Does a national curriculum champion diversity?

Well one of the first things I said when I became Labor’s spokesman on Education was to say I strongly supported a national curriculum, that having a national curriculum would be in our national interest. We are now a much more mobile workforce nation and as a consequence a much more mobile education nation. People are entitled as they move from State to State for employment purposes, to see their children being taught the same things in our primary schools and in our secondary schools.

Australian Labor Party: National Curriculum; Polls

Stephen Smith - Shadow Minister for Education & Training

Labour’s Stephen Smith made this comment in a doorstop interview earlier today.

I’m in two minds about having a natinal curriculum for our schools. In saying this, I’m also conscious that we have a national system for vocational education and training via the national training packages. How well is this working? What are the drawbacks? How is a national curriculum necessarily better than a state-by-state education system?

Acknowledging the increased mobility of our families and our workforce is one aspect, yes. Perhaps this is more a fly-away line: “to see their children being taught the same things in our primary schools and in our secondary schools” from Smith, but it made me wonder whether it won’t carry more weight in standardising curricula in such a way as to become homogenous. I worry about our diversity and the fact that we do not seem to value diversity across business, education and governance. At the community level, diversity is the very heart of community, however.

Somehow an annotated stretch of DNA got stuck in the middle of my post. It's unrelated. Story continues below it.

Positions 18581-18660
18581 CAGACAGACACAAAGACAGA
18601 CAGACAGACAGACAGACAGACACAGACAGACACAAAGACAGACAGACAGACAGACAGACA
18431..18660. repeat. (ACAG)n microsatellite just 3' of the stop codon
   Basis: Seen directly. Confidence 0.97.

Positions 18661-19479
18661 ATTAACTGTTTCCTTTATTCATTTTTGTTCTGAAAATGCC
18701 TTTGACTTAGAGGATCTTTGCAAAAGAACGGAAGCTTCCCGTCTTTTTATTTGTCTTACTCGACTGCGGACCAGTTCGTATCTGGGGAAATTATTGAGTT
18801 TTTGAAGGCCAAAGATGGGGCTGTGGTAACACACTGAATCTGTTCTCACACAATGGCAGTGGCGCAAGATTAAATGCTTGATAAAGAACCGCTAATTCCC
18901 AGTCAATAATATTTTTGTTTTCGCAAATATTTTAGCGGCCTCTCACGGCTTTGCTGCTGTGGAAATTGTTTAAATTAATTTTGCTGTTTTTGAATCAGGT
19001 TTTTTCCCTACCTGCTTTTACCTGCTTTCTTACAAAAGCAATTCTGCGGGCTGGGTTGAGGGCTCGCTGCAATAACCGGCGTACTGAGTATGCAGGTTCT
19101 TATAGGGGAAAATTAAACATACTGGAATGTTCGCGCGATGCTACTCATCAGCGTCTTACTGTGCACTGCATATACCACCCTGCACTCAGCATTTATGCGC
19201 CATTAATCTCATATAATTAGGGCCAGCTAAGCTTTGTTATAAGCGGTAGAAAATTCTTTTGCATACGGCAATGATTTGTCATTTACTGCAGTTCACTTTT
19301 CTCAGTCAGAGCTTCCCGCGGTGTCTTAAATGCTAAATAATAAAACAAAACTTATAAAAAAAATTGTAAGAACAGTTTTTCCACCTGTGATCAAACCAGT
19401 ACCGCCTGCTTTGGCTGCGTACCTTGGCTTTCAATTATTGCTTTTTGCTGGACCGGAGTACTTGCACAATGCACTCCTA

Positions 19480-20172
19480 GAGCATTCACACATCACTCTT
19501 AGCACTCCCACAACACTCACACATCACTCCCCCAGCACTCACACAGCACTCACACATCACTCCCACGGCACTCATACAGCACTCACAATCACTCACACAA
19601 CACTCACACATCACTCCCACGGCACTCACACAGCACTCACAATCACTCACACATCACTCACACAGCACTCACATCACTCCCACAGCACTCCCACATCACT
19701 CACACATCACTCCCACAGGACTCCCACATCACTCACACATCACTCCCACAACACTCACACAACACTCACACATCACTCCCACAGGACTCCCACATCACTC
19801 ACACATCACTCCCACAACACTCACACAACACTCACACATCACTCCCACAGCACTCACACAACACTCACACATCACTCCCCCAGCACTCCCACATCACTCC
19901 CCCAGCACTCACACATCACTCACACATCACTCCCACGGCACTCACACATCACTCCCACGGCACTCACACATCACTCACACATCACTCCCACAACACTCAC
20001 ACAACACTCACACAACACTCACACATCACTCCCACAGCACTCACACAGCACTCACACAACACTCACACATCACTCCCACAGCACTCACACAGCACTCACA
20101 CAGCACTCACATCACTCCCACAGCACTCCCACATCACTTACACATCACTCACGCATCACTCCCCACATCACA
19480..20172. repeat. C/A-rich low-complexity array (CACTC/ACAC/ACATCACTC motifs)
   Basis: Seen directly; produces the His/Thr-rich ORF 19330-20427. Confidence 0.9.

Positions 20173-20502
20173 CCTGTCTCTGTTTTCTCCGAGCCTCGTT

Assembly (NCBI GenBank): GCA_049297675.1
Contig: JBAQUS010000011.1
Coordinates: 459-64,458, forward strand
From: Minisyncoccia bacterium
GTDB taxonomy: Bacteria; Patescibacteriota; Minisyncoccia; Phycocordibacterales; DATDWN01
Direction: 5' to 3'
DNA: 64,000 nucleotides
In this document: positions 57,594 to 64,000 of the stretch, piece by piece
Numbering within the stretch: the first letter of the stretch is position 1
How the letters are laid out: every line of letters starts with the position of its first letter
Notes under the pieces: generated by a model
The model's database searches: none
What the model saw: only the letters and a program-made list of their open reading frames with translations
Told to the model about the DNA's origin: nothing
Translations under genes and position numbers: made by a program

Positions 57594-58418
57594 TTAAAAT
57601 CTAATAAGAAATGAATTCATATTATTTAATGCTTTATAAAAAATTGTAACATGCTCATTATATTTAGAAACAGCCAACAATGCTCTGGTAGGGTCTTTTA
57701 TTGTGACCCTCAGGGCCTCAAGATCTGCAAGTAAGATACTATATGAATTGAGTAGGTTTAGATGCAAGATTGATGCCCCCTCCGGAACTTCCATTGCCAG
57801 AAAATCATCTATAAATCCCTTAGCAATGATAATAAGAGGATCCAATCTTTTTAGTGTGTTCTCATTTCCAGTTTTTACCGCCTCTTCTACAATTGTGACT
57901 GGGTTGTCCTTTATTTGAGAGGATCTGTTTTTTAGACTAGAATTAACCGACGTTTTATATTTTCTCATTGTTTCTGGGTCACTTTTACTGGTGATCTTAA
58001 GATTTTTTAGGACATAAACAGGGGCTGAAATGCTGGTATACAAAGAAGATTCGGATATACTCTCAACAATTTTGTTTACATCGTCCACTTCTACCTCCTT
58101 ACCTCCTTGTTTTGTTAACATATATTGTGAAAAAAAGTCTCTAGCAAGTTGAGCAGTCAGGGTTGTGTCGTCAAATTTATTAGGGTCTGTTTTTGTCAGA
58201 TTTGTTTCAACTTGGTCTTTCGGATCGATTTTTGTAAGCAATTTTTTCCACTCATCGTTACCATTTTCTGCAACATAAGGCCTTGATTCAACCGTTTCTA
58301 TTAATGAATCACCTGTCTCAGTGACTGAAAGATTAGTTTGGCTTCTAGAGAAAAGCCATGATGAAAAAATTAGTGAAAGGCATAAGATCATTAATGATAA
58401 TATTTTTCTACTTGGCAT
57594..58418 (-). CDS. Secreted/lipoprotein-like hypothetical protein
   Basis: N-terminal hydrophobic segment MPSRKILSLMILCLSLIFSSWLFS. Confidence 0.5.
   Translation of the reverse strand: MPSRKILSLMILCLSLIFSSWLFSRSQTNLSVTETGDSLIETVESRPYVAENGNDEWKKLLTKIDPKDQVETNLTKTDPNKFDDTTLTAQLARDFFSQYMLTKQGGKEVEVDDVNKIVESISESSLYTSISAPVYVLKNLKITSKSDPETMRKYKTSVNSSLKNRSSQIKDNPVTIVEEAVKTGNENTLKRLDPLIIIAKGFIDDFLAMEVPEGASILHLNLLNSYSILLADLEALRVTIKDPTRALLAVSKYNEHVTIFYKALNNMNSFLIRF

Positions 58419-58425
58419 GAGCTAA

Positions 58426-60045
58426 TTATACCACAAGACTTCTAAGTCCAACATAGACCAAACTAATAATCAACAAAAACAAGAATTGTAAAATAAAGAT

Image: inkynobaka

Perhaps I shouldn’t jump the gun too quickly, as in an earlier interview, Smith said:

If you have a national curriculum, there will of course be sensible
local and regional variations, but we can have consistency very much in
the core subjects, the important subjects of maths and science and the

I think there is still much debate to be had over what these core subjects actually are. Maths and Science are certainly core to numeracy, problem solving and teamed with English and Communication for developing literacy and socialisation, you have what appears to be a straightforward and relevant curriculum. I recently viewed this video
referred by the Eide Neurolearning Blog, about the need to revisit the way maths is being taught in US schools. What this indicates, and reaffirms for me, is that there is little consensus as to what we mean by core subjects or core skills.

Wouldn’t we be better off to converse on this issue of a national curriculum with a view to outlining a sense of purpose to underpin further decisions? Should we perhaps leave some room to talk about what IS working at the state level, so we don’t throw the “baby out with the bath water”?

Image: carf

What might our “ideal” curriculum look like if we consider Rudd’s education revolution close up? What would we like to “revolutionise”?

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2 comments so far

  1. Graham Wegner on

    Sometimes when politicians mention core subjects and core curriculum, they actually mean traditional subjects and traditional curriculum. And how much diversity is valued by any of our governments is up for debate as well!

  2. […] Does a national curriculum champion diversity? […]

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